Helium – Why Gifted Children Act Out – Susie

Blog #5 Taken from Helium Article

Why gifted Children Act Out

Every child is gifted. You hear that especially from the parents of the child who is not building castles, but eating the sand in the sandbox. That child is exploring his world, his way. Maybe his gift has yet to mature. Maybe he is artistically inclined or a creative genius. Not all gifts are immediately recognized. Every child needs to be given the freedom to figure out where their special talents lay. Yet a child who shows early promise is immediately labeled “gifted” and set above the rest. These children often are seen for what they can do, not for who they are. With gifted children the bar has been raised, and so much more is expected. So when do they get to be kids?

There are many reasons why gifted children act out. Let’s start with boredom. A child who is not being challenged to their fullest capacity will quickly find other ways to amuse themselves. In doing so they distract those who need to focus, and disrupt the lesson at hand. The bored child needs work that will stimulate and motivate. The work is too easy, then s/he needs a more difficult task. Boredom, however mainly causes problems at school. The bigger issue in terms of behavioral problems, I believe, is caused by the adults perception of how gifted children should be handled.
Gifted children are often treated as “little adults”. The expectations for them are set higher. These poor children are no longer treated as “kids”. A bright child is still a child. Being able to read at an advanced level or do calculations that are above and beyond does not mean that emotionally they are advanced as well. A gifted child is expected to do more, be more, excel, excel, excel. No wonder they act out.
Childhood is sacred. It is the time in your life when your days should be uncomplicated, carefree and fun. Being gifted is not the same as being grown up. A child who has special talents should be encouraged and taught to nurture and appreciate their gift, but not at the expense of losing what is most important, themselves.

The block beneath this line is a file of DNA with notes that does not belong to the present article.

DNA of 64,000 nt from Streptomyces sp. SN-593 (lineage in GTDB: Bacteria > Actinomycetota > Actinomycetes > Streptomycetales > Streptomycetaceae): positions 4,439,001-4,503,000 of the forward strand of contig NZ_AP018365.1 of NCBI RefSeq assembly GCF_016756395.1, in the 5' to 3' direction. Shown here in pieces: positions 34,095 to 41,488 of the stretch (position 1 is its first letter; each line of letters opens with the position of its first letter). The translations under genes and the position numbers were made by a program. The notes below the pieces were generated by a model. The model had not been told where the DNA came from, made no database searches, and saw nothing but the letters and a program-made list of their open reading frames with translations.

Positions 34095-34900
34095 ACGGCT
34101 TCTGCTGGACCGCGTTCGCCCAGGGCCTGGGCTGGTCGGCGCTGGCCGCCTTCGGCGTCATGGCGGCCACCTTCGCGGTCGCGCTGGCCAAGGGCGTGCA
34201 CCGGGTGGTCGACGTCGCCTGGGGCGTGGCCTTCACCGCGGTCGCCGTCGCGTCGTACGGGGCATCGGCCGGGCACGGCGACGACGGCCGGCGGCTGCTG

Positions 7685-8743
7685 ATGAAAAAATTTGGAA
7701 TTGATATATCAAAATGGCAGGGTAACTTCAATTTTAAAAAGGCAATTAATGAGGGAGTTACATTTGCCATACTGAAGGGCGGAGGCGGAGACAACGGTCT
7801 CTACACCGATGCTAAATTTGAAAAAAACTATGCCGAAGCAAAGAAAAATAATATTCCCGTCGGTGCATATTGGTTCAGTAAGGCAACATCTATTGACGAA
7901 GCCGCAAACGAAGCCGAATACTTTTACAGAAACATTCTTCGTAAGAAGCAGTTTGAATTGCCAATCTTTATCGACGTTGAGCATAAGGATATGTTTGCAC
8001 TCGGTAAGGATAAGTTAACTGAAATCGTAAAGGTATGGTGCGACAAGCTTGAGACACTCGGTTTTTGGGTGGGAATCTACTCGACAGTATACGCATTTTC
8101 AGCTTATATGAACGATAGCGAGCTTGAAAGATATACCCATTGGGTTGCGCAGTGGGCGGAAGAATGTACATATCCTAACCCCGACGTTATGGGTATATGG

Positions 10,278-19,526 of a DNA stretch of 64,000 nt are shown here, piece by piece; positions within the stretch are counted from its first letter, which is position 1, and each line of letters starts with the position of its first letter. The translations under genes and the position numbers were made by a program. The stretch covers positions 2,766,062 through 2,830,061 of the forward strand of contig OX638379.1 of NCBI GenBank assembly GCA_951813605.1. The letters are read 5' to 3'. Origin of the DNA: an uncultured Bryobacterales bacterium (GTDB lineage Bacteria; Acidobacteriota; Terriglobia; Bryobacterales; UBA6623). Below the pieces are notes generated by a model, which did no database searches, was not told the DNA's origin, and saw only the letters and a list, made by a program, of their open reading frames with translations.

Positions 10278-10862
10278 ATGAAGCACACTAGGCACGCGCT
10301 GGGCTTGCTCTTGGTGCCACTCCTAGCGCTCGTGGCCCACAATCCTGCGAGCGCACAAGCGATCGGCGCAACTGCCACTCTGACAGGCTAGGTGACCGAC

Gifted children are tested, channeled, set apart, and suddenly they are no longer a regular child. Adults and children alike begin to treat them differently. So what is the answer? In a word, balance. Parents and teachers need to treat these children as they would treat any other child of their age group. They need to instill a respect and a desire to achieve in regards to their “gift”, but they also need to foster their desire to be a regular kid. A child who is socially well adjusted, has a good home life where after school activities are encouraged, and plays with children his/her own age will be less likely to have issues and act out.
The emotional and social welfare of a child is key to a happy, healthy upbringing. While it is alright to mold and guide and nurture whatever is special about your child, it is also imperative that the child has the freedom, with no pressure or agenda, to learn and grow. Acting out is a cry for help. The child is saying “look at me. See me. I am not getting what I need”. Talk to your child, as children should be spoken to, at their level, not yours. And listen. Listen carefully. Together, you’ll figure it out.


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